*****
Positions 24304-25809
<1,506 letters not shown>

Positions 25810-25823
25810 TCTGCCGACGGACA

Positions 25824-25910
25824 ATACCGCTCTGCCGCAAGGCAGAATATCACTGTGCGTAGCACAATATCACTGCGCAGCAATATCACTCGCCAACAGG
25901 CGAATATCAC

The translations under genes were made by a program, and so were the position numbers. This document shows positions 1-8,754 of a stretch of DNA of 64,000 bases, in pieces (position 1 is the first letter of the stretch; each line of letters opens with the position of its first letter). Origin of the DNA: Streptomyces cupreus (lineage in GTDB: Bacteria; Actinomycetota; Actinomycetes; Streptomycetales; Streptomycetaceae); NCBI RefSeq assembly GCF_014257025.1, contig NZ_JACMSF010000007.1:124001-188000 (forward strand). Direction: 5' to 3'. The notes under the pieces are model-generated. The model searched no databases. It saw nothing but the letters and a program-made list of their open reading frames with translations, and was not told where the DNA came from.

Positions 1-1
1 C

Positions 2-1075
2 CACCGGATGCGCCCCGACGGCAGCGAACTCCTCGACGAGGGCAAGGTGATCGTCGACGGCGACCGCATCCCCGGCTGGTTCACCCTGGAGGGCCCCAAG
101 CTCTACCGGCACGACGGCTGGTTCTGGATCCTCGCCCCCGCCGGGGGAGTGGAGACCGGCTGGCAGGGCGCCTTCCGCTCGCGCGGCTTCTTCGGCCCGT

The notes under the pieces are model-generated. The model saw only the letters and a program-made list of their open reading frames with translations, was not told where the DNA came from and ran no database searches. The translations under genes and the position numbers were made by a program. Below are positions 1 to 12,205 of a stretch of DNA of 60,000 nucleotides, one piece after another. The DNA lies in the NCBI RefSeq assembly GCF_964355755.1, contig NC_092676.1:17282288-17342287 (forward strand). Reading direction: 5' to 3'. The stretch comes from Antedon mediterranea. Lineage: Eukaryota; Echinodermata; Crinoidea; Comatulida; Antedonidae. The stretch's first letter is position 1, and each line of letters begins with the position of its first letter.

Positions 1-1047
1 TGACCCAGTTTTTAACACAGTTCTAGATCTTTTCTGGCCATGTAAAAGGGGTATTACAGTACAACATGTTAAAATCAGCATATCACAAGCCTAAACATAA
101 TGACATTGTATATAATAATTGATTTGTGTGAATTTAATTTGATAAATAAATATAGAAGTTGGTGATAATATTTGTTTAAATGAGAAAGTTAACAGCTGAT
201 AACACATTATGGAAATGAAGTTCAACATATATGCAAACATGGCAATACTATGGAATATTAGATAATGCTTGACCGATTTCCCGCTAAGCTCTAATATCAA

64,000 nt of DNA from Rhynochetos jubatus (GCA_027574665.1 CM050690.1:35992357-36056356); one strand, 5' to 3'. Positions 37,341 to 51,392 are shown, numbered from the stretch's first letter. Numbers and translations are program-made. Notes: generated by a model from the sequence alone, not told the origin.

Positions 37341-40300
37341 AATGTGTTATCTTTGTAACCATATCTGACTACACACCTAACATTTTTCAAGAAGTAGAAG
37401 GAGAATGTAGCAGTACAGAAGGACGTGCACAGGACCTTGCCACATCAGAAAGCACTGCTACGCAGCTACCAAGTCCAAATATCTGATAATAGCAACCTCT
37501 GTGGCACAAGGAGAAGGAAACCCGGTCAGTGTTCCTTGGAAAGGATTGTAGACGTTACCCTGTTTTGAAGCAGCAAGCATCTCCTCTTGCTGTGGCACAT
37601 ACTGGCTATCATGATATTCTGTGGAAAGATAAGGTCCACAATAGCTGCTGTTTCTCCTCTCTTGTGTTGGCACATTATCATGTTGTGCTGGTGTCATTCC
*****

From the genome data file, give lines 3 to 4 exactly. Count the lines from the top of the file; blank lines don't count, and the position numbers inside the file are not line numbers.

Positions 25810-25823
25810 TCTGCCGACGGACA